The police regularly ask homeless people to move along, but never answer the question, "to where?"   There are many who travel through Denver to greener pastures.  I met a man who was sleeping outside from Bangor Maine by way of Washington and Chicago who was deciding on whether to stay or move on.  The outreach teams had tried to work with him in his first three weeks in Denver which is more than happens in most cities.  There also seems to be a growing number of people migrating to Denver because of the recreational marijuana, which is a far more expensive of a habit than cigarettes.  Housing is extremely expensive with supply not matching demand.  They have far fewer abandoned properties when compared to most Midwestern cities, but they do exist.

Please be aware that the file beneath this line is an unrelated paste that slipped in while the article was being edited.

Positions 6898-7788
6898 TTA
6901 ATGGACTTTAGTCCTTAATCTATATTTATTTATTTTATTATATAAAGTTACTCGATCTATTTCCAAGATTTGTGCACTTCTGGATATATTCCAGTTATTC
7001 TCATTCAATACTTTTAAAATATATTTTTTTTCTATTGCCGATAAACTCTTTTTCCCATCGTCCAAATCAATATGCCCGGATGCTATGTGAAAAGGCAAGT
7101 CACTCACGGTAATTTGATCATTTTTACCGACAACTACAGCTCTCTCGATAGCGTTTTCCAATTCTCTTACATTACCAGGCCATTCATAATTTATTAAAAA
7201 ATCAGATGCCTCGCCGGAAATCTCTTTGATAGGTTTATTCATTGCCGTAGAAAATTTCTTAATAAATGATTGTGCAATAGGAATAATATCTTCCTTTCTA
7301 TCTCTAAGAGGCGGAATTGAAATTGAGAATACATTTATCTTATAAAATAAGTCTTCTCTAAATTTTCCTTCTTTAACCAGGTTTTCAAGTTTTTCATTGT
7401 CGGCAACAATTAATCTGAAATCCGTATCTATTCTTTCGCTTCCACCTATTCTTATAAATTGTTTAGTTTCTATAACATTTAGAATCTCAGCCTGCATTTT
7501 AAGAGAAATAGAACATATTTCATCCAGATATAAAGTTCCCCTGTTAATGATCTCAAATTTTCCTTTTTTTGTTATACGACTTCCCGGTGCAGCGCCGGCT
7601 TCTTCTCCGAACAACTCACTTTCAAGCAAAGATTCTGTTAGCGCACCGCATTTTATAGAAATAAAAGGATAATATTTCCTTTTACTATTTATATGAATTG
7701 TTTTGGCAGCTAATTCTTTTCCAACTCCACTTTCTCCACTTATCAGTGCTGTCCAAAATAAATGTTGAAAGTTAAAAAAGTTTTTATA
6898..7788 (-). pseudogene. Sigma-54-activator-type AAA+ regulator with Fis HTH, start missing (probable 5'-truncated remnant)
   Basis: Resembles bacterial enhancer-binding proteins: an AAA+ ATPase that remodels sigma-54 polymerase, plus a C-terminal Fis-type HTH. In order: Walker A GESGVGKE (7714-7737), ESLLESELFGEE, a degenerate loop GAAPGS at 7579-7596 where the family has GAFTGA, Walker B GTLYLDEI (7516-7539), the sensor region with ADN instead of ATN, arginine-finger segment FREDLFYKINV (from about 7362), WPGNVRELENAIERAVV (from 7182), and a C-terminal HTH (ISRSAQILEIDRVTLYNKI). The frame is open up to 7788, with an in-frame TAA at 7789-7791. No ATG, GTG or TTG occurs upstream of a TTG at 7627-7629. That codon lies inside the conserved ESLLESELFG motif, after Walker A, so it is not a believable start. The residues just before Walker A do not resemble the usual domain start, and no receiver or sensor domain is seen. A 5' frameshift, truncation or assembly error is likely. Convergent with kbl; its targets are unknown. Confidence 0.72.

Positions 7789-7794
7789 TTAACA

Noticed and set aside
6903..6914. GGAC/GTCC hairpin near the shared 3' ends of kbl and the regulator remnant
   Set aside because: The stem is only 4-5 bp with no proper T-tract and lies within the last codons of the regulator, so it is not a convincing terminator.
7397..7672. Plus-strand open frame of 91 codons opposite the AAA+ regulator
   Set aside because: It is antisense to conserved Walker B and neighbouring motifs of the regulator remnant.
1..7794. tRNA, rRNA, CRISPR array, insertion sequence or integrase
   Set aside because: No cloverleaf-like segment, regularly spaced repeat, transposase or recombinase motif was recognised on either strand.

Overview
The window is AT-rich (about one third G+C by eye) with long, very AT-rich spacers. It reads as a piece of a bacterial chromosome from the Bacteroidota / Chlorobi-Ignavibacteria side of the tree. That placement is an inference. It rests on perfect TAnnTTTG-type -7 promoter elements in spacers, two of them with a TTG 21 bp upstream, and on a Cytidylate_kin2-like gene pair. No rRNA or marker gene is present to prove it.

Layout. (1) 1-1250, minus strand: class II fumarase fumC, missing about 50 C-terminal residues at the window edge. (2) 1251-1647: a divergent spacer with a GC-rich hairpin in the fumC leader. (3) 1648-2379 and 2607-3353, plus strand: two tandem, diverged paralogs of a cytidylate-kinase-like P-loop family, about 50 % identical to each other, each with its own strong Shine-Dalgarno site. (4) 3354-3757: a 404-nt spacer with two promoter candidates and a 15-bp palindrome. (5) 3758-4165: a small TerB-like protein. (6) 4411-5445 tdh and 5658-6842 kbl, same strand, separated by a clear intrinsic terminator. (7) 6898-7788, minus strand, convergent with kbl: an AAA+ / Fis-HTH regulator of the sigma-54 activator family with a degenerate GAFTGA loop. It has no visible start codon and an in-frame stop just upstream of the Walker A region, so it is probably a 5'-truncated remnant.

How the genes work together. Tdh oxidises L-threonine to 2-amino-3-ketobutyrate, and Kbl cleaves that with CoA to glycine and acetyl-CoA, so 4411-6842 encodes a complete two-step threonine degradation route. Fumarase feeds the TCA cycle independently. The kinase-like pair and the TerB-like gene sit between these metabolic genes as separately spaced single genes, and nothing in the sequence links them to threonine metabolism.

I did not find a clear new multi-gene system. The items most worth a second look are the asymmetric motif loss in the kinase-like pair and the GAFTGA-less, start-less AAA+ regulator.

Denver has many more laws on the books restricting homeless people and a pretty strict panhandling law.  They do have a pretty amazing healthcare for the homeless operation with five clinics, including a brand new clinic attached to their permanent supportive housing project with dental services and a complete pharmacy.  I was impressed with the level of care delivered to homeless people with an attempt to make the healthcare for the homeless clinics a medical home for low income people.  They screen people who come in for mental health issues while they are assessing their physical health needs.  People do not have to make appointments somewhere else and then face other challenges such as timing and transportation.  The new Denver health care for the homeless clinic has a huge and respectful waiting area and a seamless process to apply for housing once they have sought healthcare assistance.